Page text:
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ATP-binding cassette, sub-family C (CFTR/MRP), member 11
Symbols ABCC11 ; EWWD; MRP8; WW
External IDs OMIM607040 HomoloGene69511 IUPHAR: 786 GeneCards: ABCC11 Gene
Species Human Mouse
Entrez 85320 n/a
Ensembl ENSG00000121270 n/a
UniProt Q96J66 n/a
RefSeq (mRNA) NM_032583 n/a
RefSeq (protein) NP_115972 n/a
Location (UCSC) Chr 16:
48.17 – 48.25 Mb
PubMed search [1] n/a

ATP-binding cassette transporter sub-family C member 11 is a protein that in humans is encoded by the ABCC11 gene.[1][2][3]

The protein encoded by this gene is a member of the superfamily of ATP-binding cassette (ABC) transporters. ABC proteins transport various molecules across extra- and intra-cellular membranes. ABC genes are divided into seven distinct subfamilies (ABC1, MDR/TAP, MRP, ALD, OABP, GCN20, White). This ABC full transporter is a member of the MRP subfamily which is involved in multi-drug resistance. The product of this gene participates in physiological processes involving bile acids, conjugated steroids, and cyclic nucleotides. In addition, an SNP in this gene is responsible for determination of human earwax type and presence of underarm odour. This gene and family member ABCC12 are determined to be derived by duplication and are both localized to chromosome 16q12.1. Multiple alternatively spliced transcript variants have been described for this gene.[3]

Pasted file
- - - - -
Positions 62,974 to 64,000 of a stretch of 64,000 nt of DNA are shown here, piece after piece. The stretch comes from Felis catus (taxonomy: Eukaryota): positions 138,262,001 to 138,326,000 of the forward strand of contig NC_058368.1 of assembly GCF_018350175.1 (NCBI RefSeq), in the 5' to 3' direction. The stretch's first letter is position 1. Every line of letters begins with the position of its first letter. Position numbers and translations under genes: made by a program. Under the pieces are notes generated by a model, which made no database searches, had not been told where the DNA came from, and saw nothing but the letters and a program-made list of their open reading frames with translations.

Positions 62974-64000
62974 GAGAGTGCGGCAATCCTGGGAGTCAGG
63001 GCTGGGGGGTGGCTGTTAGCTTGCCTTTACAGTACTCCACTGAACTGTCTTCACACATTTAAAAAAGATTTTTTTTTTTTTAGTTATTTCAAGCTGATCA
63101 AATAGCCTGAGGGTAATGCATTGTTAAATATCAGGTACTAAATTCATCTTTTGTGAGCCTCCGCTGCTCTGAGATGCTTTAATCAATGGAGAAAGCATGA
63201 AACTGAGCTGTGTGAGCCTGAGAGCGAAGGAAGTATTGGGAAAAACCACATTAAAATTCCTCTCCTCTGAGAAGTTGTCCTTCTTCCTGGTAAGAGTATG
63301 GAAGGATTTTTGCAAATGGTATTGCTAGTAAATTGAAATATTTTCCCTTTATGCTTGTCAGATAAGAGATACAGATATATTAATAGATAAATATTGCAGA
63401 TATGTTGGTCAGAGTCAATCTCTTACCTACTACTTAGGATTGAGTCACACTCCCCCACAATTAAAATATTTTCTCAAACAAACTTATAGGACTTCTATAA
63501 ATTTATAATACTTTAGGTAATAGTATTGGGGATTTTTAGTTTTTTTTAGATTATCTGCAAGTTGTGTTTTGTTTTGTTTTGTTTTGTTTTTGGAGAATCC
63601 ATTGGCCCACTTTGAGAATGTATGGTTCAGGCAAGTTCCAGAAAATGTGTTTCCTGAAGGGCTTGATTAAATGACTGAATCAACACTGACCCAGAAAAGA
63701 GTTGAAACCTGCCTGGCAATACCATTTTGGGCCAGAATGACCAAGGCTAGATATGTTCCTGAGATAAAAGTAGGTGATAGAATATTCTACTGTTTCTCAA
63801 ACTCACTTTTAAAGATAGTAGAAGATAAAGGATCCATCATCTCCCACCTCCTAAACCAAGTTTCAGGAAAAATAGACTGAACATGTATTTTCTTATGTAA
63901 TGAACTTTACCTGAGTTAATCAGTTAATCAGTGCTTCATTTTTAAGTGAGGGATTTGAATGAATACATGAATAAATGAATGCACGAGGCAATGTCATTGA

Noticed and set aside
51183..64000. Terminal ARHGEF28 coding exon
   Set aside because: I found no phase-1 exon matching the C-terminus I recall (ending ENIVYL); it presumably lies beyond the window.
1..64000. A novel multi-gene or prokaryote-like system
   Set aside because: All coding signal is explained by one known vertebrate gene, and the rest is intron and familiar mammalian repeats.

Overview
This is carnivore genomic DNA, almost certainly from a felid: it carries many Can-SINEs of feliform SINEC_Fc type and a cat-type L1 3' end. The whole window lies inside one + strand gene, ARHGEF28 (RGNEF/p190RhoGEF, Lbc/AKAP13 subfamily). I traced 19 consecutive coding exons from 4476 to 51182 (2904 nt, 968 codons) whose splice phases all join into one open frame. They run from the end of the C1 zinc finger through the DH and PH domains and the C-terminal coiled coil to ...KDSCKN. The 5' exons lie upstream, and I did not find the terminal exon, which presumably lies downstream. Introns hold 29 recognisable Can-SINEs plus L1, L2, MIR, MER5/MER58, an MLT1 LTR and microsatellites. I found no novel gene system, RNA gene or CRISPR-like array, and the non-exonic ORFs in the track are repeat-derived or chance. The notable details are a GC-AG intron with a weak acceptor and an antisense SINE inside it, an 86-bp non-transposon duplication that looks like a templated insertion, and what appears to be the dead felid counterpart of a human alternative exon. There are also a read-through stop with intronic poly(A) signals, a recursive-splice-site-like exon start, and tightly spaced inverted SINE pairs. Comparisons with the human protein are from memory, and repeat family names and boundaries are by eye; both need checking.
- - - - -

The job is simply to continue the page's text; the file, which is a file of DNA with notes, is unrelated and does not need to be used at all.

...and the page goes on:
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  1. ^ Tammur J, Prades C, Arnould I, Rzhetsky A, Hutchinson A, Adachi M, Schuetz JD, Swoboda KJ, Ptacek LJ, Rosier M, Dean M, Allikmets R (Aug 2001). "Two new genes from the human ATP-binding cassette transporter superfamily, ABCC11 and ABCC12, tandemly duplicated on chromosome 16q12". Gene 273 (1): 89–96. doi:10.1016/S0378-1119(01)00572-8. PMID 11483364. 
  2. ^ Dean M, Rzhetsky A, Allikmets R (Jul 2001). "The human ATP-binding cassette (ABC) transporter superfamily". Genome Res 11 (7): 1156–66. doi:10.1101/gr.184901. PMID 11435397. 
  3. ^ a b "Entrez Gene: ABCC11 ATP-binding cassette, sub-family C (CFTR/MRP), member 11". 

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This article incorporates text from the United States National Library of Medicine, which is in the public domain.